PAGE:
Being In A Band During The COVID-19 Pandemic Catching Up With Colorado's 'Sharone' June 10th, 2020 • Pandemic Band Interview #20
Metal Pulp And Paper: Hello Sharone. Thank you for taking the time to answer some questions for Metal Pulp And Paper. We appreciate it. So, how have you been holding up during this global pandemic and lockdown?
Sharone Borik: I’ve been staying busy as much as I can. Writing new music, getting all the exercise I can, and planning for the future.
MPAP: 2020, the year when almost every concert or music festival has been postponed or canceled until 2021. And 2020 was supposed to be the year of some big reunions. Everyone was excited to see the Rage Against The Machine and the My Chemical Romance tours. So, let’s back up and go over the first five months of 2020, the beginning of a new decade. There was the possibility of World War III happening. There were deadly bushfires in Australia. Then we had the acquittals in the Trump impeachment trials. Prince Harry and Meghan decided to step away from the royal family, and NBA legend Kobe Bryant, and his daughter, along with seven others, unfortunately, died in a helicopter crash in California. The deadly worldwide COVID-19 virus. And then, get this, we even had the Pentagon officially releasing UFO videos. So, what did you have planned for the year before all this madness began? Before all the toilet paper hoarding?
Sharone: 2020 has definitely been a whirlwind. I had planned to go on tour in March to promote my new album Reflection, and just days before the start of the tour, I had to cancel it. There was been talk of rescheduling the majority of the dates, but of course everything is still up in the air.
MPAP: This coronavirus has been devastating to everyone around the globe. By mid-March, the coronavirus pandemic had brought the multibillion-dollar concert industry to a screeching halt. Now two months later, Sammy Hagar, from The Circle, ex Van Halen, says concerts can’t wait for a COVID-19 vaccine. Of course, every band wants their fans to be safe, but when your only source of a major income is concerts, it hurts when you have to postpone or cancel a tour. A vaccine could take 12 to 18 months. Do you think he’s right for saying concerts can’t wait any longer?
Sharone: I understand where he’s coming from. I miss shows and performing every single day. However, the number one priority should be safety. If the CDC feels that large gatherings of people will put more of us at risk, then despite how much it may hurt us, we should hold off until we’re able to prevent this from spreading as rapidly as it has been.
MPAP: The experts warn there will be no moshing or crowd surfing when concerts finally return. (Laughing) Who are these experts, and obviously they have never attended a metal music show, right? They say moshing and crowd surfing are violations of social distancing and must be absolutely prohibited during this pandemic. What are your thoughts? Can you have a metal show with no moshing and crowd surfing? Do you think the fans will even follow those rules?
Sharone: Connecting with your audience as a performer, and with the people around you as a concert attendee, is a huge part of the experience of live music. Fans likely won’t want to follow these rules and mosh and crowd surf regardless. If moshing and crowd surfing are a concern right now, that probably means that these 'experts' are not ready for concerts to start up again quite yet.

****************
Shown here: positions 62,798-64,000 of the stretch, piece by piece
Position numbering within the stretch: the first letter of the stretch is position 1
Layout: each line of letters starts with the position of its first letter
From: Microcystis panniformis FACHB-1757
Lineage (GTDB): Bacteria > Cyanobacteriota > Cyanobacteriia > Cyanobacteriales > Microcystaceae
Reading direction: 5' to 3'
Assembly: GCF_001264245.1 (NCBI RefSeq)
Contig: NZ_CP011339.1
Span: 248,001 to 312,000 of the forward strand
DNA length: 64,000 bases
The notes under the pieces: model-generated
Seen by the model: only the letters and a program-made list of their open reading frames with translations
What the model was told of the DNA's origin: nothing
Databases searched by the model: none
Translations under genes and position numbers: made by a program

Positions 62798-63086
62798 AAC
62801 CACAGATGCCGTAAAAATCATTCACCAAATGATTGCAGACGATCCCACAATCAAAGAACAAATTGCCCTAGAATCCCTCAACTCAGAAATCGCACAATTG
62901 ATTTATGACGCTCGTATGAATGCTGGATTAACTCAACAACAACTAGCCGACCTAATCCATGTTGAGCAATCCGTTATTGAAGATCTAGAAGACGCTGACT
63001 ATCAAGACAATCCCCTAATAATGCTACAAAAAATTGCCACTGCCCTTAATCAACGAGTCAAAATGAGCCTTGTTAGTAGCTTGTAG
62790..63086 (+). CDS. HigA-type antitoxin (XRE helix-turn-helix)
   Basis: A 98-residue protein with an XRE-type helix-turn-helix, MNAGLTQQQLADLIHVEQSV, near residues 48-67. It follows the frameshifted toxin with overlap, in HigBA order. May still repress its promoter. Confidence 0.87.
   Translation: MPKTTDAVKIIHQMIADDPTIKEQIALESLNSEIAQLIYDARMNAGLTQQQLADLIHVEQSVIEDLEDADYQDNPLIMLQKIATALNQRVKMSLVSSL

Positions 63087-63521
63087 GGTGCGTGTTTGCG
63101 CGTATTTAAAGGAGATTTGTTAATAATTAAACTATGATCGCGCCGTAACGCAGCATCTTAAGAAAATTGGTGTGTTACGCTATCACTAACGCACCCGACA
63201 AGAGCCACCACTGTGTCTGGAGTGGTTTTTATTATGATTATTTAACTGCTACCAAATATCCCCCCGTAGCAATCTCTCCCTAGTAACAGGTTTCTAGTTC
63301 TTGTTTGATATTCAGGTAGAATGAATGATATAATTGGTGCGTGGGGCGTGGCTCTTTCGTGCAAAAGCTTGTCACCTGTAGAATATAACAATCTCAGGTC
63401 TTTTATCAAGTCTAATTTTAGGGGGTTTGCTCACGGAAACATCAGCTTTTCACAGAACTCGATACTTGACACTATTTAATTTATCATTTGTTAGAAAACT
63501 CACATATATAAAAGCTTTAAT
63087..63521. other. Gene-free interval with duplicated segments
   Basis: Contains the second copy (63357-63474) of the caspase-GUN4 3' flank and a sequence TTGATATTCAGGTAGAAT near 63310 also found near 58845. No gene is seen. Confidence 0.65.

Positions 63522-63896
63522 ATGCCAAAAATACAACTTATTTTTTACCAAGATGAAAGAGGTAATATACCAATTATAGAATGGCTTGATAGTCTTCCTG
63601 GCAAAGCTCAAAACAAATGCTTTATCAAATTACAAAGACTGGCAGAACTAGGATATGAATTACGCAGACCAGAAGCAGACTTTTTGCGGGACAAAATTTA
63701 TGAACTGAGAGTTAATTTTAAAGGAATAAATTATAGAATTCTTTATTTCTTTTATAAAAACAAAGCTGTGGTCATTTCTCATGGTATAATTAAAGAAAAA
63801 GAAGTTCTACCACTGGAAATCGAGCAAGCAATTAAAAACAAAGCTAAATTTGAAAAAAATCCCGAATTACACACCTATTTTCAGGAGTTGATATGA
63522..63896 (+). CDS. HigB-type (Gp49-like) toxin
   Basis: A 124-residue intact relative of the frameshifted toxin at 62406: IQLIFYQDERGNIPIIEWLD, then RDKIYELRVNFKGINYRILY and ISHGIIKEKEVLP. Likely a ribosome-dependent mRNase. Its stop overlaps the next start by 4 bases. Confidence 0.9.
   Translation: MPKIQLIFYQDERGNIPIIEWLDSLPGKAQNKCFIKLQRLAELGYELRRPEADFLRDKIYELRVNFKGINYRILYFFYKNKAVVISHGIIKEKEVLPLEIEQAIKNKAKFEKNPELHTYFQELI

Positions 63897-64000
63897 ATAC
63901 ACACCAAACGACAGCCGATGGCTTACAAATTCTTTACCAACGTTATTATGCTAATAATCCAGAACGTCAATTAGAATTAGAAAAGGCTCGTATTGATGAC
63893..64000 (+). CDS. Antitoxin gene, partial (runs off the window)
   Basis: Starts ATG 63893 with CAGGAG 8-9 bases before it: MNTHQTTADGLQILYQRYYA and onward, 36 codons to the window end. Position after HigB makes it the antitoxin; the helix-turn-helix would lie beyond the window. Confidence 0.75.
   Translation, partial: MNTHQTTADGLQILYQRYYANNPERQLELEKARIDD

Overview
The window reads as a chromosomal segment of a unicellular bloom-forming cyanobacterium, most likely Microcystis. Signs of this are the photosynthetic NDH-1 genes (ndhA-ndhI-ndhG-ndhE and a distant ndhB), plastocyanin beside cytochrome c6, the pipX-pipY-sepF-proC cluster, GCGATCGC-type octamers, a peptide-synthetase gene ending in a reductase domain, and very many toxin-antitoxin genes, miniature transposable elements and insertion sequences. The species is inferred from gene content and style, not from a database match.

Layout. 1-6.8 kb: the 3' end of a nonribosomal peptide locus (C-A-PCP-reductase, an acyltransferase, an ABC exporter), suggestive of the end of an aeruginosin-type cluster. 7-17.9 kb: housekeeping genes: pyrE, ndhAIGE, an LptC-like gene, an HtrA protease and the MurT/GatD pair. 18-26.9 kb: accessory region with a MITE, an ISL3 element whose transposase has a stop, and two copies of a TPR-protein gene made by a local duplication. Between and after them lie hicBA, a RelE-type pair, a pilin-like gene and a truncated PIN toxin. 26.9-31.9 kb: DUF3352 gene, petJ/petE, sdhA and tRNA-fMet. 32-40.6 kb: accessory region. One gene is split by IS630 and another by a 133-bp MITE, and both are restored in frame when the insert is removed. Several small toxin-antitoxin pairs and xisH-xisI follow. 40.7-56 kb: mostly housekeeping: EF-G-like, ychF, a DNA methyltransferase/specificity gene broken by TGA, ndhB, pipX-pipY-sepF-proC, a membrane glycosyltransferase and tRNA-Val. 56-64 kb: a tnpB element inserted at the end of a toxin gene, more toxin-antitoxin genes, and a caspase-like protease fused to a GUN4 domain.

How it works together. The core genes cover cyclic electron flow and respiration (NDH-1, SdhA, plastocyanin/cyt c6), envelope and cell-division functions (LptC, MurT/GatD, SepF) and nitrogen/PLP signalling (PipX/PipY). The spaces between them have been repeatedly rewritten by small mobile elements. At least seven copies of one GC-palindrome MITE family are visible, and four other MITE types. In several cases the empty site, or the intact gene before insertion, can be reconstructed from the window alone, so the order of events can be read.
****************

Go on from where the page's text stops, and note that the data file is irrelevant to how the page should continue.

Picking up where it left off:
MPAP: With the exception of a megaband like Metallica, or even Iron Maiden, the coronavirus is hitting most musicians pretty hard, what have you or your band been doing to get through this crisis?
Sharone: This pandemic has hit me pretty hard as well. It canceled my tour, postponed my recording sessions, and altogether rocked my schedule and musical plans for the entire year. I’ve been doing everything I can to stay positive. Recording from home, writing a new album, doing live-streams, and even released a cover of the new Evanescence song.
MPAP: Lzzy Hale, frontwoman for the American rock band Halestorm, recently posted on her social media, saying, 'most bands won’t make it out of this.' Do you agree with this? Do you think some bands will go out of business like a lot of restaurants are during this pandemic?
Sharone: Bands are able to sell music and merchandise online. Despite not being able to play shows for the time being, there’s a lot more backing a band that can help them get through this time. If you can, support your friends’ bands. Download their music, but their shirts and CDs, promote their content. Every little bit helps. Bands going out of business is a possibility, but a musician can never stop making music.
MPAP: Other than not being able to play live music and go out on tour, how else has the coronavirus affected you?
Sharone: I still keep a day job separate from music to help pay bills. I was laid off from that job at the start of the pandemic. I’ve struggled paying rent and other bills the same way that so many of us have been.
MPAP: Well, that wraps things up. We hope this all ends soon, and we can all get back to a venue and watch some good live music while having an overpriced beer. We hope you stay safe and stay healthy. On behalf of myself, and Metal Pulp And Paper, thank you, Sharone, for doing this interview. One last question before we bring this to a close. Are you prepared for the murder hornets that have recently entered the U.S.? Geez, we are only halfway through the year, so far, can only imagine what’s next, right?
Sharone: I’m ready to kick some murder hornet ass.